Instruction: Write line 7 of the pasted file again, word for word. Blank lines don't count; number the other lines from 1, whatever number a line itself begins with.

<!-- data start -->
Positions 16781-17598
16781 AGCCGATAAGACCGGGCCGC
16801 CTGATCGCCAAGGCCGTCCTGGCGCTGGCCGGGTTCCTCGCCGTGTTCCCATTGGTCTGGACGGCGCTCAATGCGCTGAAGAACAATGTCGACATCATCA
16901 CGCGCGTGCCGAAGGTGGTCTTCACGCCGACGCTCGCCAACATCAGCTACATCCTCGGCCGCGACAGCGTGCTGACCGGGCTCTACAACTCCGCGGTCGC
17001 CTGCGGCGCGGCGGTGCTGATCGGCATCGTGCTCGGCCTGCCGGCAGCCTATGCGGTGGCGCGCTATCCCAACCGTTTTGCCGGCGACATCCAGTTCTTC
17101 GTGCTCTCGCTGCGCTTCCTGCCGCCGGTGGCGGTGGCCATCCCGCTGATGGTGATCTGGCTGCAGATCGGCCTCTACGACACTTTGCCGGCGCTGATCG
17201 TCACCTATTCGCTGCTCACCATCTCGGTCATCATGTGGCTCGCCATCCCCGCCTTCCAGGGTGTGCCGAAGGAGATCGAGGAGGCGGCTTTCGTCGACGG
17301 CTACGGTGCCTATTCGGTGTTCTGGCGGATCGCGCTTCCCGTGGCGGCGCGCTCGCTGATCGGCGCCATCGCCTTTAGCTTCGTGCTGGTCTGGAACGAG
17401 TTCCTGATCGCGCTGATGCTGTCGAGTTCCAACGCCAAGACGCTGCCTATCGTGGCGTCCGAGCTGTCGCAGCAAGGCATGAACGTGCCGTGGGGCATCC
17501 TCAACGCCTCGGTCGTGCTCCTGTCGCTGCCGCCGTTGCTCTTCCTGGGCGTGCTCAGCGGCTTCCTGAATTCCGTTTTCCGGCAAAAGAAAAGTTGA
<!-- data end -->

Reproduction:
17201 TCACCTATTCGCTGCTCACCATCTCGGTCATCATGTGGCTCGCCATCCCCGCCTTCCAGGGTGTGCCGAAGGAGATCGAGGAGGCGGCTTTCGTCGACGG